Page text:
Interview | Niall Kennedy on his biggest fight to date

Devin Vargas, whose last fight was against Anthony Joshua conqueror and current unified heavyweight champion Andy Ruiz, is Niall Kennedy’s opponent on Saturday night in MGM Springfield in Massachusetts.

It it the biggest fight of the Gorey man’s career. Here, he talks to The Season Ticket about this upcoming fight, his preparations and how boxing ultimately saved his life.

Brian Strahan: When did you first think that the fight would  Devin Vargas might be in the works?

Niall Kennedy: I was preparing for the date and had asked for a high level opponent and Murphys boxing have delivered this man {who} has shared the ring with top quality fighters and I’m preparing for my toughest fight to date. 

BS: Does this feel like the biggest step up in quality of opponent ?

NK: Yes, it does. But it’s exactly what I’d asked for, hopefully if I perform to my best and look impressive I can get myself up near the top table of heavyweight boxing. 

BS: Have you or will you be studying the fights of Vargas and would you adapt your approach to that, or is it a case of sticking to a tested formula?

NK: There is very little footage of him in recent times, so I’ll go off his best bits and find a way to derail him at his best. Packie has been pushing me unreal hard, so I just have to trust in my preparation and my trainer as he trusts in me, and I firmly believe this will be the best condition I’ll ever enter a ring in.

BS: Do you feel there is an increase in your training intensity for this fight?

NK: Yes, I do.  But I wouldn’t say it is because of my opponent. It’s down to having a set target and goal, and August 17th is part of that plan, and in order to get myself to where I want to be, I have to train to levels I haven’t matched before. Between Packie, my strength trainer Ivan Lynch, and now I’ve great help from my good friend and wexford hurling superstar Conor Mcdonald, pushing me harder than ever. I’m excited.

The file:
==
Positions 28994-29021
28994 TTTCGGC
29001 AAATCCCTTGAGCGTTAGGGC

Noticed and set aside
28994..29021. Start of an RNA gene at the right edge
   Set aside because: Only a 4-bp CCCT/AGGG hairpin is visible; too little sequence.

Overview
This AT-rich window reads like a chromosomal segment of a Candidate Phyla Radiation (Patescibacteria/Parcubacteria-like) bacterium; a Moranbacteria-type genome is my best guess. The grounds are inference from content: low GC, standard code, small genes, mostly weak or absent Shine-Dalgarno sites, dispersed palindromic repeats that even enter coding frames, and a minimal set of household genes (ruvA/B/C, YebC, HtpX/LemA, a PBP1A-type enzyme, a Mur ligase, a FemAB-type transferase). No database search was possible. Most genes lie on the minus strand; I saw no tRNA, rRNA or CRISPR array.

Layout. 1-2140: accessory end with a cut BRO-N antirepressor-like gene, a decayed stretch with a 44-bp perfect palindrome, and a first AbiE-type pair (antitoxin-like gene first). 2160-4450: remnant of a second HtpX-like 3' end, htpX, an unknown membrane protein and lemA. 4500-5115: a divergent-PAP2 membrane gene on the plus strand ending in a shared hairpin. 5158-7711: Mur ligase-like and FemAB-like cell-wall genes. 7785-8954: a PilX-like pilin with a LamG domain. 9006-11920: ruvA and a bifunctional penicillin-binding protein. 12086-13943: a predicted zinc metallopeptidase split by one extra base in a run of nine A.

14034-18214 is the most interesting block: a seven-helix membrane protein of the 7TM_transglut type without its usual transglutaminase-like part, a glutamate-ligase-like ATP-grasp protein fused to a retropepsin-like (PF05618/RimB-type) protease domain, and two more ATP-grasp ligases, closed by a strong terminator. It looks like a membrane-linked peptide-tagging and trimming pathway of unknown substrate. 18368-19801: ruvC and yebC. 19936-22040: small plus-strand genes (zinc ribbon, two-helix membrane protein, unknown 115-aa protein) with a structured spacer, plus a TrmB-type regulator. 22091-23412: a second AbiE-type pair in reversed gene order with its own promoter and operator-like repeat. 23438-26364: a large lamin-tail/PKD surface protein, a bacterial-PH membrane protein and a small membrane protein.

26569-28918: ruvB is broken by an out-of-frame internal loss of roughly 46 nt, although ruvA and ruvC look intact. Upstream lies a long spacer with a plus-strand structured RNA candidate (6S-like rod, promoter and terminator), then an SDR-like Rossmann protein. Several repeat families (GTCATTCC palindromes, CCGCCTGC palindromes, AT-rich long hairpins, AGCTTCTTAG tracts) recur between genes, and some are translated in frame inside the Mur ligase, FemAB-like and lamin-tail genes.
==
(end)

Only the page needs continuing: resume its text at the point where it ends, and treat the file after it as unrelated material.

BS: Do you think a fight in Ireland is a possibility over the next year if things go your way?

NK: I don’t think so. Unfortunately as much as I’d like to have a fight at home, I’m based out of Boston and my opportunities are in America. Plus I’ve probably a better name Stateside than at home now. I represent Gorey, Wexford and Ireland every time I fight. But my pro career has been based out of my home from home in Boston, and I’ll concentrate on performing August 17th first and foremost.

BS: What type of following do you have in Boston?  

NK: Murphys boxing have based me out of Boston, so I’m blessed and lucky to have built up a good base of support. I am blessed to have a family connection in the state, and am lucky to have made a lot of great friends in Boston area, so support has grown as I hope it will continue to do so .

BS: What’s the family connection in Boston?

NK: If your to go back far enough there is a connection to the Kennedys, but the most supportive family are my friends the Johnson’s, who have been amazing support.

BS: Do you stay with the Johnson’s when you’re over there?

NK: No, I’m not. I’ll hopefully meet them before and after the fight. This is work, and I have to treat it as same. It’s by far the most important fight to date, so my priorities lie on being prepared and focused on the job ahead of me.

BS: How are you managing the training around your job?

NK: Hard. I’m very lucky that I have the support of my colleagues and bosses in Wicklow Garda station, and a very understanding wife. But, it’s a massive juggling act, and very hard. There can be a lot of fatigue, but life is short, and I’m on a journey so I can rest and sleep when I retire from boxing.

BS: How many years do you have in you do you think ?

NK: I don’t know. I love it so much, and am my fittest ever, so who knows, time is only an issue if you waste it, and age is only a number 

BS: I know you’ve spoken about depression and mental health in the past. If you were to put aside your progress, how much do you get out of the physical rewards of being at peak fitness?

NK: I don’t know. It’s fairly hard to gauge, but its scientifically proven that exercise releases positive endorphins in the brain, so it’s definitely beneficial to me and anyone suffering. Unfortunately, for my younger years I suffered a lot in silence and self medicated through alcohol binges. But for every bad day we have, it’s about trying to see and always knowing there is a light at the end of the tunnel. I believe we all have bad days and thankfully mental health is easier to talk about now. It’s OK not to be OK and it’s definitely OK to ask for help. It saved my life.